While waiting for the workshop to start, I played with one of the Tenori-Ons on display in the café-bar area, and it certainly seems like a fun and potentially powerful tool. I like the hands-on interface, using a 16x16 square of buttons to control almost everything.

The workshop itself was pretty interesting. The speaker gave a historical overview of electronic instruments, including a few devices that I hadn’t heard of. After that, he went into a more nuts-and-bolts introduction of the instrument itself, showing how to use its various compositional modes and then how to make it work with Ableton Live and MaxMSP through the magic of MIDI signals.

Although I would probably need more time with this instrument to develop a deeper assessment of the object, it certainly is the kind of geek-porn that music nerds love, and it appears to offer a lot of creative opportunities that other devices don’t. Also, the fact that all you need to know to use its basic functionalities is the ability to recognize spatial patterns makes it really attractive for those without formal musical training.

I’m not going into detail about the function and use of the Tenori-On, since Yamaha already has a really sexy website that features everything you need to know. Apparently, the instrument will only be available by mail order for the foreseeable future. Huh.


Guess which restaurant is in the Complexe Desjardins, just two blocks from the main hub of mutek? St. Hubert.

Guess what St. Hubert serves? Poutine (and lots of chicken)

Guess what goes well with poutine? Beer.

Guess what else was available right next to my table? An electriclal outlet.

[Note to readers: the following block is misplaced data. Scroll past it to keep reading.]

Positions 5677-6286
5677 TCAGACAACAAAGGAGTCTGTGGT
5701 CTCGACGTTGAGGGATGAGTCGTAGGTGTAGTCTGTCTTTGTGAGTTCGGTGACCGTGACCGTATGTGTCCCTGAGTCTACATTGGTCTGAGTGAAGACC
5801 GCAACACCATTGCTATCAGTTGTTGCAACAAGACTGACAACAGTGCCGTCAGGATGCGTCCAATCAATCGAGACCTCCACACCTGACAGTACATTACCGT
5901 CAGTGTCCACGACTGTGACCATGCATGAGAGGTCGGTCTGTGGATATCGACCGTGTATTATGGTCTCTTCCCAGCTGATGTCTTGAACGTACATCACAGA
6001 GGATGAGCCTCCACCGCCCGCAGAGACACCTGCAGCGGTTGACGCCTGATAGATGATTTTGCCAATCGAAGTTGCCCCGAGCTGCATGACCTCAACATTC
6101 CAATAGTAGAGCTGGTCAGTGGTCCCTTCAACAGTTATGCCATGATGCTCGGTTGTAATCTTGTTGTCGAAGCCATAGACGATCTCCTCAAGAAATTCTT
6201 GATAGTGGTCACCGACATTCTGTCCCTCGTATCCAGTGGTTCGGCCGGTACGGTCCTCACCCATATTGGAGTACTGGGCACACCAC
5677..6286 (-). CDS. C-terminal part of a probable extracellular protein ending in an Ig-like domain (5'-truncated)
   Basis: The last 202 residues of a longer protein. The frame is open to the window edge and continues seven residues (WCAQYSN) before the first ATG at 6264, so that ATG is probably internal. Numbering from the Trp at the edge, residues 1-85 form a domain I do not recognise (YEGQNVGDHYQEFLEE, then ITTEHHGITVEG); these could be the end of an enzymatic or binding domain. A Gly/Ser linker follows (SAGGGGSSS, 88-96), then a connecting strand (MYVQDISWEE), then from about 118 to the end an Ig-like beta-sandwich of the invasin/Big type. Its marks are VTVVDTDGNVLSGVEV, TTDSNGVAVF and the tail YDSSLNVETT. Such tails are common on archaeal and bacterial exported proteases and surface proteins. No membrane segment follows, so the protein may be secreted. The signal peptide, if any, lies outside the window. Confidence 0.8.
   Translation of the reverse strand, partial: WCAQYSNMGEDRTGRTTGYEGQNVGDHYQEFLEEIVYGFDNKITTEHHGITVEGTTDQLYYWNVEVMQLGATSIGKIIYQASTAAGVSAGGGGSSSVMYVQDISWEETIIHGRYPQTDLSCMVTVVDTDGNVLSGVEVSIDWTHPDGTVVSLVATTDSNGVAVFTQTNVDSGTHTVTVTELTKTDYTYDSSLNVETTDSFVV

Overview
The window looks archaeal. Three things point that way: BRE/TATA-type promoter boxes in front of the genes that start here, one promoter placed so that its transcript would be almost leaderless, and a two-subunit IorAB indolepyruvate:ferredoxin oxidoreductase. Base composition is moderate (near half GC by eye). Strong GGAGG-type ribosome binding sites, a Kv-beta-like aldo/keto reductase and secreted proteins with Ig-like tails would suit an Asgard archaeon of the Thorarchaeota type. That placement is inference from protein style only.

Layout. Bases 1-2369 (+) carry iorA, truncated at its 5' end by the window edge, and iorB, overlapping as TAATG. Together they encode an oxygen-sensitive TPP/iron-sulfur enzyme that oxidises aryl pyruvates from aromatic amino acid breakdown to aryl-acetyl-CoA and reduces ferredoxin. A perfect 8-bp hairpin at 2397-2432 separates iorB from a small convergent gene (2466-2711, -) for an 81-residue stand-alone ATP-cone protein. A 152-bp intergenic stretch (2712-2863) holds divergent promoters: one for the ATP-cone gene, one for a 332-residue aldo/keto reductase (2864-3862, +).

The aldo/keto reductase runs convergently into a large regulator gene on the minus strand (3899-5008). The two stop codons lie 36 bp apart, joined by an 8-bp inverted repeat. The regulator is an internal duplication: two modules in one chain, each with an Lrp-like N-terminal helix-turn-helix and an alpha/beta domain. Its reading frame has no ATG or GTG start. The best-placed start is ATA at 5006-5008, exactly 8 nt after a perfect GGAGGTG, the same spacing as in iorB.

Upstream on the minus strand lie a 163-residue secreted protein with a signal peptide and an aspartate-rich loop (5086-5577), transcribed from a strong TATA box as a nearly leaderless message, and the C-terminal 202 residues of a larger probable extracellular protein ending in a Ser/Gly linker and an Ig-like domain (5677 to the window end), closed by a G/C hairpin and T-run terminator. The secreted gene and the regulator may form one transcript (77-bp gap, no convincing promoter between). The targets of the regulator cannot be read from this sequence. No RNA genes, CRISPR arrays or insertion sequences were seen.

This last one might not seem so exciting, but I had exhausted all of the power in my laptop’s batteries during the morning session by surreptitiously recording the entire workshop through the internal microphone of my laptop while I was taking notes. The results were mediocre and tinny, but good enough to serve as an archive for later reference. The program I used for the recording (Audacity) worked fine, although I had problems during the afternoon session.

Anyway, I parked myself at St. Hubert in the “resto-bar” section, near an outlet, and re-charged my laptop while eating a delicious poutine with chicken in it. No doubt there is better poutine to be had in town, but that totally hit the spot.

Panel 2: The Ecology of Festivals: Beyond Filling Venues

This panel featured a collection of people tied to music festivals—mostly electronic music festivals—who were trying to talk about some of the more intangible / qualitative goals of music festivals, like public awareness, legitimacy, social organizing, etc.

The panel itself started off well enough, with an introduction by each speaker about their organization, why their organization started in the first place, and how their present work corresponds to those original goals. Some of the most interesting stuff in this part of the discussion centered around the sorts of entanglements that these groups found themselves in with public funding bodies, institutions, politics and so on. Mat Schulz, from the Unsound Festival based in Krakow, Poland, talked about taking advantage of the E.U.’s political interests in Belarus to accumulate funding for a “satellite” music festival in Minsk. Leo de Boisgisson, based in Beijing, talked about the unique history of youth culture and music in late-20th-century China and told a story about being forced to organize events in collaboration with state cultural apparatchiks and even the army.